The boiling mudpots and hissing steam vents at Sulphur Works hydrothermal area are accessible year-round via a two-mile round-trip, over-snow route. Hydrothermal features are visible on both sides of the snow-covered park highway route and heat from these features often keeps the portion of road between them clear of snow. This is the only park hydrothermal area that is accessible in the winter months (approximately November through April). The 30-mile park highway closes to through traffic in the snow season (approximately November through April).
Distance: 2 miles round-trip
Elevation: 6,700 to 7,000 feet
Average Snowshoeing Time: 1 hour
To access Sulphur Works, follow the snow-covered park highway route from the Southwest Area parking area. The route passes the Kohm Yah-mah-nee Visitor Center and a sledding area. The one-mile route climbs gently along a hillside above Sulphur Creek and offers a partial view of Lassen Peak at about the halfway point. The left side of the route is bordered by steep side hills. Be aware of avalanche danger by watching for movement on the steep slopes above. Near the end of the route you will cross Sulphur Works bridge and the summertime Sulphur Works parking area on your left. Rising steam and the scent of rotting eggs makes your destination is unmistakable. From here you can return the way you came, continue 1/2 mile up the highway route to Windy Point, or begin the steep climb to Ridge Lakes. View these and other winter routes in the Southwest Area.
In the winter months, travel by snowshoe or cross-country ski is best for traveling over the deep snowpack. Bring your own equipment; rentals are not available in the park. This popular route may be hardpacked, especially through the sledding area just beyond the visitor center. This route is recommended for advanced cross-country skiers only as footprints and snowshoe tracks on this popular route freeze and make skiing more difficult. The Manzanita Lake Area offers better routes for beginners. We do not recommend walking without snowshoes unless the route is completely hardpacked. Otherwise, you should be prepared for your feet and legs to break through the snow frequently in an exhausting experience known as post-holing. Learn about why not creating postholes is good for everyone from Leave No Trace Center for Outdoor Ethics.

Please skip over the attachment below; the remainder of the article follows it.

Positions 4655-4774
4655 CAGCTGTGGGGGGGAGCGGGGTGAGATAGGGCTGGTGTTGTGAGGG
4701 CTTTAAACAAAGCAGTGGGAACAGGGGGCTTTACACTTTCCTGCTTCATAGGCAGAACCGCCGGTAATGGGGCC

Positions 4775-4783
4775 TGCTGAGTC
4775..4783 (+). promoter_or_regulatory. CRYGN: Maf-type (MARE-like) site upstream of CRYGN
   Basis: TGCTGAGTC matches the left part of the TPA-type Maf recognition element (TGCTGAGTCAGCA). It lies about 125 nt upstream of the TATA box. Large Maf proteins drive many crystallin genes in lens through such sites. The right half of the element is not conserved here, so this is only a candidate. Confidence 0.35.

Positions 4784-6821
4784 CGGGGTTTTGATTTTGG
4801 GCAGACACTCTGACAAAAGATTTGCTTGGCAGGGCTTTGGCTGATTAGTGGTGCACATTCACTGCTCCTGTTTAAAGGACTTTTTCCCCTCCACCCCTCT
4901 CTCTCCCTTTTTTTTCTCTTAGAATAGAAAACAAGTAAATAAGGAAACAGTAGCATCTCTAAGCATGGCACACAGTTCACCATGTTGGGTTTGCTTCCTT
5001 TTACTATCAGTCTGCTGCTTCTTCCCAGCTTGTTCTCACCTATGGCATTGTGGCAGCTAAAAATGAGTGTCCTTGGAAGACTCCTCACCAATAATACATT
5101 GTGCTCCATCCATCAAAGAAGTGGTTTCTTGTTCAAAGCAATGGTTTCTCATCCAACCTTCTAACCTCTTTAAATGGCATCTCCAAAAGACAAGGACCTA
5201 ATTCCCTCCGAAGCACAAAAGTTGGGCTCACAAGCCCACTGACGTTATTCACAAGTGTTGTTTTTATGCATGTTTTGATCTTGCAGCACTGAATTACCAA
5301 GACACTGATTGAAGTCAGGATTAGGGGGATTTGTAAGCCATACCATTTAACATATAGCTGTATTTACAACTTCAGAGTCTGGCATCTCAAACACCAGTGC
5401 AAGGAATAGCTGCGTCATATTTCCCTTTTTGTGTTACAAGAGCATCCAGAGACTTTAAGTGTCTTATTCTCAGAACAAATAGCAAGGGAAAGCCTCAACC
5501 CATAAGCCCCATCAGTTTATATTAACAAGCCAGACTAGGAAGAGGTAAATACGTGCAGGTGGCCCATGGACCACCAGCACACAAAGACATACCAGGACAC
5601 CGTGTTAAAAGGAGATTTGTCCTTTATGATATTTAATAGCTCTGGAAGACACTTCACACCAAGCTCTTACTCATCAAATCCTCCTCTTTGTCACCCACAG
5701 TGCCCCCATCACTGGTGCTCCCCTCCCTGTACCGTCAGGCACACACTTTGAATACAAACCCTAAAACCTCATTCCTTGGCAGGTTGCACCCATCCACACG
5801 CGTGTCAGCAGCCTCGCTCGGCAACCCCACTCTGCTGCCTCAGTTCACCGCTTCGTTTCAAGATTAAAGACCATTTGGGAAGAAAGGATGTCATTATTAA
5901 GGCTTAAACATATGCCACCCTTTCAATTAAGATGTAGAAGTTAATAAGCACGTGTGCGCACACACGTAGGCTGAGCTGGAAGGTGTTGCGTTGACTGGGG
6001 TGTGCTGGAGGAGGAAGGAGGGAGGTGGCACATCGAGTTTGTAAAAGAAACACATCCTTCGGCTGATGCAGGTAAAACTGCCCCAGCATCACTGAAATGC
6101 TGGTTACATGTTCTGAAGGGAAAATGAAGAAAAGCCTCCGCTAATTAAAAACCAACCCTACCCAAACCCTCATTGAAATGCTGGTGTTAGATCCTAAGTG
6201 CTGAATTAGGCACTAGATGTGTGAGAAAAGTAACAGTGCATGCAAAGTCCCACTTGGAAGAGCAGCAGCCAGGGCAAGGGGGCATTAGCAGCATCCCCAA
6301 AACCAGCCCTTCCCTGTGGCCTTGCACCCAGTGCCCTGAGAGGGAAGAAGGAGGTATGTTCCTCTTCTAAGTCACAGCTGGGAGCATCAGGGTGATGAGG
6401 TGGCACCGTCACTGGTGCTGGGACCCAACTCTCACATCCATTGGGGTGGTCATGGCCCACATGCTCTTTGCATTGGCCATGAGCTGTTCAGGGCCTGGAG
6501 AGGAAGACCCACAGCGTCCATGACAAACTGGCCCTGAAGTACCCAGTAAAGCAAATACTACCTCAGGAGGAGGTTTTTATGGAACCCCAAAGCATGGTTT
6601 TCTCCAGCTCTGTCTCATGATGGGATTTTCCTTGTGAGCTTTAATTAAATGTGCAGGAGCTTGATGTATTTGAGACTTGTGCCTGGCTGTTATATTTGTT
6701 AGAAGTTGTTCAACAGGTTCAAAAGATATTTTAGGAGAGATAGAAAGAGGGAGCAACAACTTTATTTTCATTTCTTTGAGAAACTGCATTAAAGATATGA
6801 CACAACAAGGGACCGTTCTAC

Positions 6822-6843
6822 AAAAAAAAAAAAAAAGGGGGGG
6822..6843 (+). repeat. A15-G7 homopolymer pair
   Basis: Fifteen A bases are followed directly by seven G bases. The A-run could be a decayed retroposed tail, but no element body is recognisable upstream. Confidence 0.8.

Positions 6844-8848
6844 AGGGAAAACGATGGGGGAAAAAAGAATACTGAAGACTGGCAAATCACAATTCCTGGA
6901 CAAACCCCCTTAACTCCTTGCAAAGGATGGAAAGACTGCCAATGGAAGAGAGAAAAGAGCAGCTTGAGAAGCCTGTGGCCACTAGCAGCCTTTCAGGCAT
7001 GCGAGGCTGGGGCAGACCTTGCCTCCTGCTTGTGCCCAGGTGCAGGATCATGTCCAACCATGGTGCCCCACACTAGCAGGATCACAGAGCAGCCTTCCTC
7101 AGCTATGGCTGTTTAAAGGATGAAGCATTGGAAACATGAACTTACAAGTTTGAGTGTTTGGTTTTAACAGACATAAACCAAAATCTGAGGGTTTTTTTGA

Improve everyone's safety and enjoyment by adhering to the following winter etiquette recommendations:
- Do not walk on ski tracks. Footprints and snowshoe tracks create hazards that make skiing more difficult.
- Snowshoe parallel to the ski track. Using a separate track ensures snowshoers remain clear of downhill skiers.
- Yield to faster skiers or downhill traffic. Step to the side to allow skiers traveling downhill to safely pass. In all other cases, yield to those traveling uphill, as they are working harder and have the right of way.